AbstractIn late December 2019, a new and emerging coronavirus came out of Wuhan, China. The severe acute respiratory syndrome coronavirus 2, widely known as “COVID-19” (WHO, 2022), significantly impacted nearly every aspect of human life on Earth. This study, referred to throughout the thesis as a “project,” examined the intersection of collective bargaining agreements and COVID-19 in unionised environments in the public sector of Canada. Attempts were made to obtain participants from every province and territory in Canada; however, some of the invitees did not want to participate because of their own labour relations climate, or they did not respond.
The study had representation from a broad cross-section of Canada, including British Columbia, Alberta, Saskatchewan, Manitoba, Ontario (as representative of the federal public service) and New Brunswick. Participants (N = 16) ranged from front-line managers to the most senior executive management in the public service, often called chief human resources officers or deputy ministers. The participants came from workplaces with some essential services component and remained operational during the COVID-19 health emergency. Throughout the thesis, the terms “pandemic” and “health emergency” are used interchangeably and refer to COVID-19. Participants that contributed came from organisations that are funded by and encompassed the three levels of government in Canada: municipal, provincial, and federal. Some participants were from publicly funded post-secondary educational institutions.
The project was guided and constrained by three research questions:
Q1: What role did CBAs and management rights play in how managers chose to manage their environments during the COVID-19 pandemic?
Q2: What were the shared opportunities and challenges (both economic and operational) created by collective bargaining agreements that unionised employers encountered during the health emergency?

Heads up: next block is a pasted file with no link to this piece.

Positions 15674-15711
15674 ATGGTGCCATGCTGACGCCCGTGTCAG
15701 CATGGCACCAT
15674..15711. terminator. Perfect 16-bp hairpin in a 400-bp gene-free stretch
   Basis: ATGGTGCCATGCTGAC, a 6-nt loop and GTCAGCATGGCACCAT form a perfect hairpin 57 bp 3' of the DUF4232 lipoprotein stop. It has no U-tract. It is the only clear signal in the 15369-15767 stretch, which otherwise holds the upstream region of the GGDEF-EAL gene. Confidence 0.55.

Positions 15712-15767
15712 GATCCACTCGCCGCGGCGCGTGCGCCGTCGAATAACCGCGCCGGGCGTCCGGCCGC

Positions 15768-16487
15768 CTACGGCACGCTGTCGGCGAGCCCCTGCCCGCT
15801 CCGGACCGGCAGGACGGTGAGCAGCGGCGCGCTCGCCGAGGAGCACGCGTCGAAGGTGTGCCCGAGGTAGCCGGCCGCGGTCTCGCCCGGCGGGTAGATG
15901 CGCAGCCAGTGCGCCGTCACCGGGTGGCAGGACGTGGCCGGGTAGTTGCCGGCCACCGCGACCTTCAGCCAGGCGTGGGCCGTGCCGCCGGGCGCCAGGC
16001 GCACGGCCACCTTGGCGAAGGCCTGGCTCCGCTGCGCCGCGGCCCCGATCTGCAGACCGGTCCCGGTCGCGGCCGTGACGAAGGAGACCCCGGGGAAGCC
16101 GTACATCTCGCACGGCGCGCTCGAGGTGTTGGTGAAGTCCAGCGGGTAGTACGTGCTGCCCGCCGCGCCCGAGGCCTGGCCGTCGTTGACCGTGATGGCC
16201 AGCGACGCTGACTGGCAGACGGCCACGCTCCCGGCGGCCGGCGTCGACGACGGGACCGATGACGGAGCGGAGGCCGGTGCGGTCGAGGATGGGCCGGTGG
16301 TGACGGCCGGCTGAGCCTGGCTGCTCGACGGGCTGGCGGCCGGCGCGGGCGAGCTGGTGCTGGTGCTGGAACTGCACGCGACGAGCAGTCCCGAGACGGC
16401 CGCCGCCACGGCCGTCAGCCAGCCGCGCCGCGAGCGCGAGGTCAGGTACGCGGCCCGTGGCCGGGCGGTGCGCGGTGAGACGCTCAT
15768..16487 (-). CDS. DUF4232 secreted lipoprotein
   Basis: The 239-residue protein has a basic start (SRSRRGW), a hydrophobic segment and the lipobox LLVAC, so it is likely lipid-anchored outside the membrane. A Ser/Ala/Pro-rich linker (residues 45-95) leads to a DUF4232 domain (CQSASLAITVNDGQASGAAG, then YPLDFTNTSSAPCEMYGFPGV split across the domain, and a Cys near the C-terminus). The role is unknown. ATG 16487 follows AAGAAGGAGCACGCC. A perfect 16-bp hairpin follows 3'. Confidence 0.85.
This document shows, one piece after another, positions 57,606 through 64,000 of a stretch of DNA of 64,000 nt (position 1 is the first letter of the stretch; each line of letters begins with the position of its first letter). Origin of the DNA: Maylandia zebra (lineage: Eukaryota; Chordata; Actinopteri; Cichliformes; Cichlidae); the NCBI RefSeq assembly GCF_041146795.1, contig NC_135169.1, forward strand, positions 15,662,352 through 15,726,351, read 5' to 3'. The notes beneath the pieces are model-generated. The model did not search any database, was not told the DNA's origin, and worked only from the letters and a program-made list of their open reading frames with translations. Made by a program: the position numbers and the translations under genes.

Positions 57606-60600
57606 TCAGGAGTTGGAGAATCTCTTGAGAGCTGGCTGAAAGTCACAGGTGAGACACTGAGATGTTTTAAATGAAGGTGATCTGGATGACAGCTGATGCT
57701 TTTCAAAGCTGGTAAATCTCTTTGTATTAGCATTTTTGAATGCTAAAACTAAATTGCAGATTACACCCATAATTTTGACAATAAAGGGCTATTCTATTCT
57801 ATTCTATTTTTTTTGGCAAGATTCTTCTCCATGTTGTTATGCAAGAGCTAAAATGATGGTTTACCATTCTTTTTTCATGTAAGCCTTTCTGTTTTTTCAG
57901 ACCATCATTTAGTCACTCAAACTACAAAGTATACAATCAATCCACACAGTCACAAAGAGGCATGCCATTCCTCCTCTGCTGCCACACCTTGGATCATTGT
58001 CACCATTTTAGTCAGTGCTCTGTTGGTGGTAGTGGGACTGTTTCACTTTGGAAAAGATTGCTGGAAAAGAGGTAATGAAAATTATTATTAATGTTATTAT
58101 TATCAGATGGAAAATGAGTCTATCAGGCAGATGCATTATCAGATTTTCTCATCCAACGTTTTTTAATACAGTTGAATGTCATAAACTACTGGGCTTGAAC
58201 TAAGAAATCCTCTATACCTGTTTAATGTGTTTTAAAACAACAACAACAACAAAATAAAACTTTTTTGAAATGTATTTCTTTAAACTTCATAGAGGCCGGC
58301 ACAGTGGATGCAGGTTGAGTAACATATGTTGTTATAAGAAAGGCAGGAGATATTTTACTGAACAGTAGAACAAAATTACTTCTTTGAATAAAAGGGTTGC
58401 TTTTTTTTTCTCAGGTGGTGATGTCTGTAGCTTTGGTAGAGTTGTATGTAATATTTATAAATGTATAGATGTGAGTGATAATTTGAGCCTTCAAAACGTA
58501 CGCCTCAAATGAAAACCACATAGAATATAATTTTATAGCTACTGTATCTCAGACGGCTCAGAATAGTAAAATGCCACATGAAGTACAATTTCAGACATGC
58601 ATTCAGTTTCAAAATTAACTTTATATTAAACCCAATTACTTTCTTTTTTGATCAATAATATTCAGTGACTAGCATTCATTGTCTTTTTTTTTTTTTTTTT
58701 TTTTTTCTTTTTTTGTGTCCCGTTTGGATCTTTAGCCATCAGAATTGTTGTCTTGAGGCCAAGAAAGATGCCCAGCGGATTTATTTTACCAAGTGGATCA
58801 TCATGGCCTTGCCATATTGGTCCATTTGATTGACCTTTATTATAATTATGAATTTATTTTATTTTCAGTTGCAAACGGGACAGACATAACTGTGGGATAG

Q3: How did managers manage the change to staff suddenly working from home?
Of note, vaccines and vaccination policies were outside the scope of this project.
In this thesis, after analysing the data and summarising the findings, there are four recommendations:
1. As measured by the items outlined by Dirks and DeJong (2022), the focus of the employment relationship in a public-sector unionised relationship should be one of trust, and this should guide the decision-making process.
2. Relationships that are fraught with challenges between unions and management should be examined with a focus on replacing the representatives to ‘reset’ the relationship.
3. Management and unions should explore the possibility of negotiating non-monetary items separate from monetary items and examine time-limitation clauses that automatically purge language from collective agreements.
4. There should be a renewed focus on items that serve millennial employees as an increasing representation of the labour market.
|Date of Award
|Carlene Boucher (Supervisor) & Deirdre Pickerell (Supervisor)